LinkedIn Giving Their Members More Control

LinkedIn announced today that it is giving users more control over their data on the network.

The most interesting new feature is the ability for users to export personal data, including the ads they have clicked and the targeting criteria LinkedIn uses to show people ads.

Here’s the full list of what you’ll get within 72 hours of requesting your LinkedIn data:

  • Registration information
  • Login history including IP records
  • Email address history and statuses
  • Account history including account closures and reopens
  • Name information including the current name on your account and any previous name changes
  • A list of your 1st degree connections
  • Photos that have been uploaded to your account
  • Endorsements you’ve received
  • List of skills on your profile
  • Recommendations given and received
  • Group contribution
  • Your search history
  • Content you’ve posted, shared, liked, or commented on
  • Mobile apps you’ve installed
  • Ads you’ve clicked on
  • The targeting criteria LinkedIn uses to show you ads



The Beginner’s Guide to Social Media

The Beginner’s Guide to Social Media

Welcome to The Beginner’s Guide to Social Media! Whether you’re new to social media or just looking to close a few knowledge gaps, we’re glad you stopped by. By now, we’ve all heard how valuable—even essential—social media can be.

Whether your current sentiment leans more toward enthusiasm or trepidation, there’s no way around the fact that social media is a far more complex field than it first seems.


Head on over to and check out The Beginners Guide to Social Media. Would love to hear any feedback you have as well.

Pinterest’s Promoted Pins Move Into Next Phase

After more than four years of operation, Pinterest has finally decided it’s time to make some money.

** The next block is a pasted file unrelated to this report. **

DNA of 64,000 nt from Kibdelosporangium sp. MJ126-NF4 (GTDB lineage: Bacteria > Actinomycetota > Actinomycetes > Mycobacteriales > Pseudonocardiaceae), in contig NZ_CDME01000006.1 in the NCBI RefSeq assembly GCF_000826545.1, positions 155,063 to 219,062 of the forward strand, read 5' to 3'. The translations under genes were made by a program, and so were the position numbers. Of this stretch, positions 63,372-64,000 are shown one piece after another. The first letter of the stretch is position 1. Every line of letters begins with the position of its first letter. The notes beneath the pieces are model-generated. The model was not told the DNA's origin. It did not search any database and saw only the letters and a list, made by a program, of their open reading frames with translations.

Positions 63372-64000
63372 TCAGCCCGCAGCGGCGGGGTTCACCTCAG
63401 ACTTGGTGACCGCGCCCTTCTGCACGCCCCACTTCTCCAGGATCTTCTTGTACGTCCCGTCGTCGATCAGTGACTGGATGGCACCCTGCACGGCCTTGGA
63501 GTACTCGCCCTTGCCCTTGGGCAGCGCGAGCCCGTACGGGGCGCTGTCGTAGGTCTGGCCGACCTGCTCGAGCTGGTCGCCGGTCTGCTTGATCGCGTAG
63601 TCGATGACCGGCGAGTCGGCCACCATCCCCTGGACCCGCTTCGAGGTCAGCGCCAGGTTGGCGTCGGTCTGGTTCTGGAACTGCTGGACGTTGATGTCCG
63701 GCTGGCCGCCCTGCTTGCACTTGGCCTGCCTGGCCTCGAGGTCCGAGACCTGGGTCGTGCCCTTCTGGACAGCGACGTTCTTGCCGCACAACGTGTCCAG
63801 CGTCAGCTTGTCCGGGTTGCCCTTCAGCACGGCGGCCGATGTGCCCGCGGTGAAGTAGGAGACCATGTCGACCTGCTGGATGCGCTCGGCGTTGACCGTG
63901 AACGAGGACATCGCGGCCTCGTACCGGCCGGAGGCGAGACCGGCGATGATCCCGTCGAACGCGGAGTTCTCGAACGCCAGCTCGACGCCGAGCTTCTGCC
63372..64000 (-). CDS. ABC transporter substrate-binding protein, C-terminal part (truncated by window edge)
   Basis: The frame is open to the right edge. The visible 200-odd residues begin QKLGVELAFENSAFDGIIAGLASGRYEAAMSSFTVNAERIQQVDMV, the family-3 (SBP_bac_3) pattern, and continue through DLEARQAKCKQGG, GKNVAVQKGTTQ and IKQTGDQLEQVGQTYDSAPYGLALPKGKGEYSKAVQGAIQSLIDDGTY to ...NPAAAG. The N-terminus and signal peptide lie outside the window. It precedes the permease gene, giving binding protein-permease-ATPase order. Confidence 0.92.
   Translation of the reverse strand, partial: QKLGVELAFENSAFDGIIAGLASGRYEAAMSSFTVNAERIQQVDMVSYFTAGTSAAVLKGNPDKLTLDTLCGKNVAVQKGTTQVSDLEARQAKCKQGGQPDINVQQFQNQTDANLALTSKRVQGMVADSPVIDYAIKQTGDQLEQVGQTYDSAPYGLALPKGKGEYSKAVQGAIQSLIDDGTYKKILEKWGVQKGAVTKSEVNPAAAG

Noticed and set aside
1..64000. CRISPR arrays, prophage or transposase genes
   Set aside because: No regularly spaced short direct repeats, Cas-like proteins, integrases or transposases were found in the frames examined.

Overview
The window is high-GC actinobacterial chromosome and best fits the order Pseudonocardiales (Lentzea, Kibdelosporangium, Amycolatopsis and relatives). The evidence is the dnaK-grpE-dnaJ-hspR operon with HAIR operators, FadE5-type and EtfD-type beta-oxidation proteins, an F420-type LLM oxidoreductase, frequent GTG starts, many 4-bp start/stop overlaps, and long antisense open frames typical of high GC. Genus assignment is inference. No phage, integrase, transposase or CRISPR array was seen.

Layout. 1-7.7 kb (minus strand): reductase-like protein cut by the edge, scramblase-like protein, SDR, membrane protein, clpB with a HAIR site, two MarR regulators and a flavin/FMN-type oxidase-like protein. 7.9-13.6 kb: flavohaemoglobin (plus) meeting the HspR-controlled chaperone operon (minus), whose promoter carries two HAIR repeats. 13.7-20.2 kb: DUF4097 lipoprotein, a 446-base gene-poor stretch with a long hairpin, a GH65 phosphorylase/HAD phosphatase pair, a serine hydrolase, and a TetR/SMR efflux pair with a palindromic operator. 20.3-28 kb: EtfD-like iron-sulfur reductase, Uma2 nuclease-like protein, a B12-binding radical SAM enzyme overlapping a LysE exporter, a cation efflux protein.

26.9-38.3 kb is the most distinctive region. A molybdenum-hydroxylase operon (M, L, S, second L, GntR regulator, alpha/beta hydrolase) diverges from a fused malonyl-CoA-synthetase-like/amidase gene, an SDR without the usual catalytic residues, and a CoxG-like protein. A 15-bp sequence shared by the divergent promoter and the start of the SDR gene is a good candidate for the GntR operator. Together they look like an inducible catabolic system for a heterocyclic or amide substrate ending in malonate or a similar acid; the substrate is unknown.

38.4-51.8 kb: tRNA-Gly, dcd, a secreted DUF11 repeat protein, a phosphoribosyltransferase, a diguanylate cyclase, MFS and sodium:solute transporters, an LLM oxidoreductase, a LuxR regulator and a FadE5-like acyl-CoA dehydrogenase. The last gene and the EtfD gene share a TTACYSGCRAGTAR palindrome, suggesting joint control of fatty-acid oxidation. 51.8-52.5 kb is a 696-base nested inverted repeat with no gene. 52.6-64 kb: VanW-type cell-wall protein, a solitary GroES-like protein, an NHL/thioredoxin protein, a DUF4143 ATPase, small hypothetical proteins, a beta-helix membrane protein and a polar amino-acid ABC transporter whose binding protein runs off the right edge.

Pinterest announced today that, while still in testing phase, brands are now paying for Promoted Pins. The dozen or so brands included in the paid test include ABC Family, Banana Republic,, Kraft, Old Navy and Target.

Pinterest’s Promoted Pins Move Into Paid Test Phase

Promoted Pins appear in category and search results on and its mobile apps. The sponsored pins are native-style ads that look similar to organic pins, with the exception of a brand name, logo and a “Promoted Pin” label.

While pricing hasn’t been divulged, in March, AdAge reported that Pinterest was pitching commitments of $1 and $2 million, and aiming for CPMs between $30 and $40.

Pinterest first paid test, in the U.S. only, is with a small group of brands from different industries, including:

  • ABC Family
  • Banana Republic
  • Gap
  • General Mills
  • Kraft
  • lululemon athletica
  • Nestle – Purina, Dreyer’s/Edy’s Ice Cream, Nespresso
  • Old Navy
  • Target
  • Walt Disney Parks and Resorts
  • Ziploc®

With a substantial audience in place, Pinterest is asking for major commitments from prospective advertisers: between $1 million and $2 million per campaign, according to AdAge. That puts Pinterest’s CPMs (cost per thousand views) at between $30 to $40 — an aggressive price point compared to standard web advertising, or even other social ads. Pinterest declined to comment on its pricing.